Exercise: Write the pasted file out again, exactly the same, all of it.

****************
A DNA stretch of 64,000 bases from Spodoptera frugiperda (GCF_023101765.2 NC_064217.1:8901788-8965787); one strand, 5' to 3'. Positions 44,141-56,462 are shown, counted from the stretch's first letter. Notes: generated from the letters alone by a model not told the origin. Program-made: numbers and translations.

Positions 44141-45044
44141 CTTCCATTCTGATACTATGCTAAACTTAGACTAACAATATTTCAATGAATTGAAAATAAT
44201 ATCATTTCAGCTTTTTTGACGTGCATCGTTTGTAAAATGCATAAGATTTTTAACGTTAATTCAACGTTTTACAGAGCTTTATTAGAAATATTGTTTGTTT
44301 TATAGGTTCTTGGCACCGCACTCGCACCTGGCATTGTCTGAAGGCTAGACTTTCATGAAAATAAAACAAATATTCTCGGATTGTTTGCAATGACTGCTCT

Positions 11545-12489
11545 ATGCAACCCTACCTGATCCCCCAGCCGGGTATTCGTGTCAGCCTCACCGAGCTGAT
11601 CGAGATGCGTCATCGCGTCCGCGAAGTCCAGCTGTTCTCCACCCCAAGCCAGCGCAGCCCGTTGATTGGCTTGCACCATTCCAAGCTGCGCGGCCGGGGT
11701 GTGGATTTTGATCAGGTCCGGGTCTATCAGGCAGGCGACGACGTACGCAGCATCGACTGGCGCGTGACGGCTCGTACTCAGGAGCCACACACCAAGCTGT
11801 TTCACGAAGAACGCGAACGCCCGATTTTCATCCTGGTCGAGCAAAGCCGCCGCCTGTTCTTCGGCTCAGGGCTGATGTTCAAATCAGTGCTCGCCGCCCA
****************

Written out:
A DNA stretch of 64,000 bases from Spodoptera frugiperda (GCF_023101765.2 NC_064217.1:8901788-8965787); one strand, 5' to 3'. Positions 44,141-56,462 are shown, counted from the stretch's first letter. Notes: generated from the letters alone by a model not told the origin. Program-made: numbers and translations.

Positions 44141-45044
44141 CTTCCATTCTGATACTATGCTAAACTTAGACTAACAATATTTCAATGAATTGAAAATAAT
44201 ATCATTTCAGCTTTTTTGACGTGCATCGTTTGTAAAATGCATAAGATTTTTAACGTTAATTCAACGTTTTACAGAGCTTTATTAGAAATATTGTTTGTTT
44301 TATAGGTTCTTGGCACCGCACTCGCACCTGGCATTGTCTGAAGGCTAGACTTTCATGAAAATAAAACAAATATTCTCGGATTGTTTGCAATGACTGCTCT

Positions 11545-12489
11545 ATGCAACCCTACCTGATCCCCCAGCCGGGTATTCGTGTCAGCCTCACCGAGCTGAT
11601 CGAGATGCGTCATCGCGTCCGCGAAGTCCAGCTGTTCTCCACCCCAAGCCAGCGCAGCCCGTTGATTGGCTTGCACCATTCCAAGCTGCGCGGCCGGGGT
11701 GTGGATTTTGATCAGGTCCGGGTCTATCAGGCAGGCGACGACGTACGCAGCATCGACTGGCGCGTGACGGCTCGTACTCAGGAGCCACACACCAAGCTGT
11801 TTCACGAAGAACGCGAACGCCCGATTTTCATCCTGGTCGAGCAAAGCCGCCGCCTGTTCTTCGGCTCAGGGCTGATGTTCAAATCAGTGCTCGCCGCCCA